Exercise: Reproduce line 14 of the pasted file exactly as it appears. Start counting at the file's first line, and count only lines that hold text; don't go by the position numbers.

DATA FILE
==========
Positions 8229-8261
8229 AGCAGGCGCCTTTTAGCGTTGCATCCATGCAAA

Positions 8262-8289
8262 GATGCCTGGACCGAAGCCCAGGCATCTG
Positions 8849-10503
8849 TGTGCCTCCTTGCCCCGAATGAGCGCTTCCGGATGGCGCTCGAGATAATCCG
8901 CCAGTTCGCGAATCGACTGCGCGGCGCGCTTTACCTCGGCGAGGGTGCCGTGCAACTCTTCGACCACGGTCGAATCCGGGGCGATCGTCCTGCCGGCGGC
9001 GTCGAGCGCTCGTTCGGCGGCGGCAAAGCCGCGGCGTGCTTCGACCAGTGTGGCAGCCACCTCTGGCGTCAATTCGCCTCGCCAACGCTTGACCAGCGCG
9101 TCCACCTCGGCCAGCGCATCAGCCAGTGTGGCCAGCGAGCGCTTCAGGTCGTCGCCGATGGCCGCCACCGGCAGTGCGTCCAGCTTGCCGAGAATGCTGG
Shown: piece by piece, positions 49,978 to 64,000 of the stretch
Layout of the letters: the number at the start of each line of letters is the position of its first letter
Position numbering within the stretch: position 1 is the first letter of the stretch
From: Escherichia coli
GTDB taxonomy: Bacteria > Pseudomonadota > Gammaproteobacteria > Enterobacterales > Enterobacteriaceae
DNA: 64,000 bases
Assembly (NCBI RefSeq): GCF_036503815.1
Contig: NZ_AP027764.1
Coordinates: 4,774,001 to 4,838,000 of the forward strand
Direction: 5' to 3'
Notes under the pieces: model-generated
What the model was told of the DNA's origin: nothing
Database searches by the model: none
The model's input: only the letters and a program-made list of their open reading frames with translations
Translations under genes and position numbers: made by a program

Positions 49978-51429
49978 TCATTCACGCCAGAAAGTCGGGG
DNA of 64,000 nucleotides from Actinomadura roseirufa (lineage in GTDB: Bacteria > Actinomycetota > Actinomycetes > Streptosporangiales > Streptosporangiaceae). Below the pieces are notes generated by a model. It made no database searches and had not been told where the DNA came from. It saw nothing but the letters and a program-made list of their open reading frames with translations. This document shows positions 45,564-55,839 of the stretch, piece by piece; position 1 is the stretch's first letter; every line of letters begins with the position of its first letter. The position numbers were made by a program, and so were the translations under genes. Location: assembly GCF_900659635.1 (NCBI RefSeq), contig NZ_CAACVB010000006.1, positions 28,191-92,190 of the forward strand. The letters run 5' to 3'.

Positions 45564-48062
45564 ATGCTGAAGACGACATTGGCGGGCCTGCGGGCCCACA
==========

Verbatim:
GTDB taxonomy: Bacteria > Pseudomonadota > Gammaproteobacteria > Enterobacterales > Enterobacteriaceae